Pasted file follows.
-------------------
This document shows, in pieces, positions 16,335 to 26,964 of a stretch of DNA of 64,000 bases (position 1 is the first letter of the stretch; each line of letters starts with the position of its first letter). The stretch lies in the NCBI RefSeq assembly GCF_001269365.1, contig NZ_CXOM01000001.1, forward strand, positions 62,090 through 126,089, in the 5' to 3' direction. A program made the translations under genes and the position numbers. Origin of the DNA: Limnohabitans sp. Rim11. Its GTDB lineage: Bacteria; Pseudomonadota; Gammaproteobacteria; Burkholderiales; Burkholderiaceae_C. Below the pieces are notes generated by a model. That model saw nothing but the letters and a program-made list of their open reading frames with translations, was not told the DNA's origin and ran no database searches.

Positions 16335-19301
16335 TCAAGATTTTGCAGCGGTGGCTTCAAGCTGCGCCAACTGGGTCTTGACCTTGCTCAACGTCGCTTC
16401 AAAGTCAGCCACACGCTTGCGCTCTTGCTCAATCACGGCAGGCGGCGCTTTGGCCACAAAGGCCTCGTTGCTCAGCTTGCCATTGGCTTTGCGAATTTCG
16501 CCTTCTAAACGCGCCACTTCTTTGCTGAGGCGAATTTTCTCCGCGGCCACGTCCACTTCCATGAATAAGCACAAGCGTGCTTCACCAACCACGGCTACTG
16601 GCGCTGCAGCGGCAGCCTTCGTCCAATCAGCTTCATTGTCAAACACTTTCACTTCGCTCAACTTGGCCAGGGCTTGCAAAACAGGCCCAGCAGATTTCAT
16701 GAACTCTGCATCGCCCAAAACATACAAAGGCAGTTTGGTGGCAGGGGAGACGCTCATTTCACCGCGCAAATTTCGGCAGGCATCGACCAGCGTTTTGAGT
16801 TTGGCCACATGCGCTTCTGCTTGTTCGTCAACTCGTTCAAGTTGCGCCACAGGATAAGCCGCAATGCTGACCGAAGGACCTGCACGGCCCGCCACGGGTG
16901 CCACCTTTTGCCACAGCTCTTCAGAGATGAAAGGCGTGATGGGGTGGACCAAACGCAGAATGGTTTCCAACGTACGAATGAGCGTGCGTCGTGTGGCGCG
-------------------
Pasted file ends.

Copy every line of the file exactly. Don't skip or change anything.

This document shows, in pieces, positions 16,335 to 26,964 of a stretch of DNA of 64,000 bases (position 1 is the first letter of the stretch; each line of letters starts with the position of its first letter). The stretch lies in the NCBI RefSeq assembly GCF_001269365.1, contig NZ_CXOM01000001.1, forward strand, positions 62,090 through 126,089, in the 5' to 3' direction. A program made the translations under genes and the position numbers. Origin of the DNA: Limnohabitans sp. Rim11. Its GTDB lineage: Bacteria; Pseudomonadota; Gammaproteobacteria; Burkholderiales; Burkholderiaceae_C. Below the pieces are notes generated by a model. That model saw nothing but the letters and a program-made list of their open reading frames with translations, was not told the DNA's origin and ran no database searches.

Positions 16335-19301
16335 TCAAGATTTTGCAGCGGTGGCTTCAAGCTGCGCCAACTGGGTCTTGACCTTGCTCAACGTCGCTTC
16401 AAAGTCAGCCACACGCTTGCGCTCTTGCTCAATCACGGCAGGCGGCGCTTTGGCCACAAAGGCCTCGTTGCTCAGCTTGCCATTGGCTTTGCGAATTTCG
16501 CCTTCTAAACGCGCCACTTCTTTGCTGAGGCGAATTTTCTCCGCGGCCACGTCCACTTCCATGAATAAGCACAAGCGTGCTTCACCAACCACGGCTACTG
16601 GCGCTGCAGCGGCAGCCTTCGTCCAATCAGCTTCATTGTCAAACACTTTCACTTCGCTCAACTTGGCCAGGGCTTGCAAAACAGGCCCAGCAGATTTCAT
16701 GAACTCTGCATCGCCCAAAACATACAAAGGCAGTTTGGTGGCAGGGGAGACGCTCATTTCACCGCGCAAATTTCGGCAGGCATCGACCAGCGTTTTGAGT
16801 TTGGCCACATGCGCTTCTGCTTGTTCGTCAACTCGTTCAAGTTGCGCCACAGGATAAGCCGCAATGCTGACCGAAGGACCTGCACGGCCCGCCACGGGTG
16901 CCACCTTTTGCCACAGCTCTTCAGAGATGAAAGGCGTGATGGGGTGGACCAAACGCAGAATGGTTTCCAACGTACGAATGAGCGTGCGTCGTGTGGCGCG